|Military Terms and Equipment for the
the Presidio of St. Augustine
|arquebus - Invented about 1450 a firearm with a matchlock operated by a trigger.
bomb - shell or hollow iron ball filled with explosive, detonated by a fuse, fired from a gun
bombardier - operated mortars and howitzers
breech - back part of a cannon
coehorn - small mortar for throwing grenades
fusil - a light musket or firelock (alternate) fire steel for a tinder-box
galliot - small galley with both sails and oars
grape-shot - combination of balls, put into a thick canvas-bag and corded together to form a
cylinder the size of a cannon.
gunner - worked the cannon.
gunner's ladle - copper scoop fixed to a pole for measuring powder and loading it into a gun
langrage shot - case-shot loaded with pieces of iron of irregular shap used in naval warfare to
damage the rigging and sails of the enemy..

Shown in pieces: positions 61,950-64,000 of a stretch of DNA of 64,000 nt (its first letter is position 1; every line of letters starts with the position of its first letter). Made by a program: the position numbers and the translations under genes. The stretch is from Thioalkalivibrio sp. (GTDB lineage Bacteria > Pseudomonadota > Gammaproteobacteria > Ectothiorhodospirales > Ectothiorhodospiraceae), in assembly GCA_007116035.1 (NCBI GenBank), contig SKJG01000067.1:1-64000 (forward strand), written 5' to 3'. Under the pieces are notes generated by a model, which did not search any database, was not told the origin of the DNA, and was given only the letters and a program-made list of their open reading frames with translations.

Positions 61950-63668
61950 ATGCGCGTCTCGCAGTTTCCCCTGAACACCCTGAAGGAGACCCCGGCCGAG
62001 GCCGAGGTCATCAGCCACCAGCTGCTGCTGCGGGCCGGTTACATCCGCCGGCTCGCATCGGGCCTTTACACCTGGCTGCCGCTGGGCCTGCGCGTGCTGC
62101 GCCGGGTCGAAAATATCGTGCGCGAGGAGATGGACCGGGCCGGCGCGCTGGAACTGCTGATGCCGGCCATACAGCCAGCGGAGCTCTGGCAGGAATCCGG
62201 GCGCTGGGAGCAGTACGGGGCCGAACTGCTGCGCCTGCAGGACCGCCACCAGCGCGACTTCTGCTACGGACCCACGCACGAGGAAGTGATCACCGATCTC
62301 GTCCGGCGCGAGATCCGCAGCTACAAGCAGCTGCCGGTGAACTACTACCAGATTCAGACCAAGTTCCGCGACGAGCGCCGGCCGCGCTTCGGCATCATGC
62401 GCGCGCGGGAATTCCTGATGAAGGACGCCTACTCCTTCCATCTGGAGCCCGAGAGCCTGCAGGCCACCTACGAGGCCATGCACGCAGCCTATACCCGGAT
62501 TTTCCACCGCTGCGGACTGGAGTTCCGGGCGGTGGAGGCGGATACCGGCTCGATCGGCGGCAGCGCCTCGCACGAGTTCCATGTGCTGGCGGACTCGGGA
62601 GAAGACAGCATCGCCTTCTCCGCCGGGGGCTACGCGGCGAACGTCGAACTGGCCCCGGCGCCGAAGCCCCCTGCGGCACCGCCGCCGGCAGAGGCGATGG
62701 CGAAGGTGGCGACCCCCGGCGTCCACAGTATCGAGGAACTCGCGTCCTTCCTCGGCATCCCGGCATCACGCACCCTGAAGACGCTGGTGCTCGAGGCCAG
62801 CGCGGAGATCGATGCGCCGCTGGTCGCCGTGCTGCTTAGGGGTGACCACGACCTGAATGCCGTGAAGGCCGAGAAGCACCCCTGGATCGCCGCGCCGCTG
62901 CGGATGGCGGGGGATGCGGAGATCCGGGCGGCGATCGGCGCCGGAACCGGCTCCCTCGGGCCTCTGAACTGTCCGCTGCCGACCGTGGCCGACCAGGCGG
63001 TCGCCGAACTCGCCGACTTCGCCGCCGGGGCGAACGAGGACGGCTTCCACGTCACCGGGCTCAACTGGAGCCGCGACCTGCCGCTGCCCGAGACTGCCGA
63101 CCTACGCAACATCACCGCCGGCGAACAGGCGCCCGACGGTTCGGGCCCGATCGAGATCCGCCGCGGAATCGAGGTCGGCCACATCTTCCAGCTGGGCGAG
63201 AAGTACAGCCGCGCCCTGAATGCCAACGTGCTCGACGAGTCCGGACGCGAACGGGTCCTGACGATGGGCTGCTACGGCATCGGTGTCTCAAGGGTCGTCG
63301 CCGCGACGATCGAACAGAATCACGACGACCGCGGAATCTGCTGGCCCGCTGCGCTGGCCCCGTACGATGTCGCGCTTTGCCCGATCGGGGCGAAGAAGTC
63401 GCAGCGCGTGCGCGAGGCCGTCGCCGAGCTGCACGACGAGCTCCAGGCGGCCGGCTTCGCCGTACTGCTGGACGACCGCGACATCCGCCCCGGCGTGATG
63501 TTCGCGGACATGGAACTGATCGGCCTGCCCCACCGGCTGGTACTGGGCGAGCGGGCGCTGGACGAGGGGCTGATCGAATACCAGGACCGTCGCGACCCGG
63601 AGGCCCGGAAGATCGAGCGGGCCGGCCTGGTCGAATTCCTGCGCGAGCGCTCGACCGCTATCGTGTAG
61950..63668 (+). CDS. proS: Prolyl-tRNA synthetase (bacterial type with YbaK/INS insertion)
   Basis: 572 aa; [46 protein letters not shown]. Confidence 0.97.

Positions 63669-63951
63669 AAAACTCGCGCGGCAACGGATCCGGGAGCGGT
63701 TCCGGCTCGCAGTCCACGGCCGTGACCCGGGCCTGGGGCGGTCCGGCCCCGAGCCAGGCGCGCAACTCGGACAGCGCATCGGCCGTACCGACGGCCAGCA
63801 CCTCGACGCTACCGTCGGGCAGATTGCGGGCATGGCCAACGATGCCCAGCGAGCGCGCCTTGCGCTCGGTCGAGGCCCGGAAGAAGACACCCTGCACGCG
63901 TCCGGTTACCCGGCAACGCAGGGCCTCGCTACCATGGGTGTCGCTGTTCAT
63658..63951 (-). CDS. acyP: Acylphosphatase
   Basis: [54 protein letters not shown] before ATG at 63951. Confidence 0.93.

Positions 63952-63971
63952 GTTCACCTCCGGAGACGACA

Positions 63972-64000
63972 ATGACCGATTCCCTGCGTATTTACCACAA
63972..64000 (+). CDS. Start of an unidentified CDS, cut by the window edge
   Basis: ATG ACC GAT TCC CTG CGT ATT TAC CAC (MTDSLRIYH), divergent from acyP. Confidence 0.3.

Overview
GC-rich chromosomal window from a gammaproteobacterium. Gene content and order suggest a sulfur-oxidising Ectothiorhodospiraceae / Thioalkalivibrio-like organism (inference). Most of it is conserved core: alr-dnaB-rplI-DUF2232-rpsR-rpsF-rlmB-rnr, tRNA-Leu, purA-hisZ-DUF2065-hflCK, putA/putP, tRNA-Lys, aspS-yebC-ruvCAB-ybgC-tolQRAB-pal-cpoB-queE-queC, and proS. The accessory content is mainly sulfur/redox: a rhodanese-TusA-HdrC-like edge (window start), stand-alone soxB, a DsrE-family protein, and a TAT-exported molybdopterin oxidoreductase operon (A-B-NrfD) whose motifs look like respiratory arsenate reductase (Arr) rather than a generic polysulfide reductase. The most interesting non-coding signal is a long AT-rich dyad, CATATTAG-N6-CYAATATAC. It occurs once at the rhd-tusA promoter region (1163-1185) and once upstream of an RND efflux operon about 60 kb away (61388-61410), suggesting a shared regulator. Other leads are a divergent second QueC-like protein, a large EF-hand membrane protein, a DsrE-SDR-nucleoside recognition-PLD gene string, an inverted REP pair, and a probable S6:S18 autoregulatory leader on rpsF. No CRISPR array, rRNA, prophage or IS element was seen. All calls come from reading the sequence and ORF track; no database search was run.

match - wick or cord chemically prepared to fire a charge of powder.
matross - assistant to a gunner
mortar - short piece of ordnance with a large bore and trunnions on its breech for throwing shells at
high angles to break through the vaulted roofs of barracks and magazines.
musket - smooth bore developed about 1540.
muzzle - the end of a fire-arm where the shot is discharged
pale - pointed stake
piragua - canoe made of a hollowed tree trunk
powder - mixture of saltpetre, sulphur, and charcoal. (70 parts nitre, 18 parts sulphur and 16 parts
of charcoal. Musket powder had more saltpetre than cannons.
rammer - a pole with a wood head for raming the cannon ball or charge of a cannon.
swivel gun - used mostly on the gunwale of a boat that enables the gun to be turned horizontally.
tinder-box - box where tinder, flint and steel were kept to start fires
touch-hole - a small tubular hole in the breech of a fire-arm (also called vent)
trunnion - metal knobs on the breech that enable the cannon to turn on the carriage.
wormer - a double screw on the end of a pole for extracting the wad or cartridge from a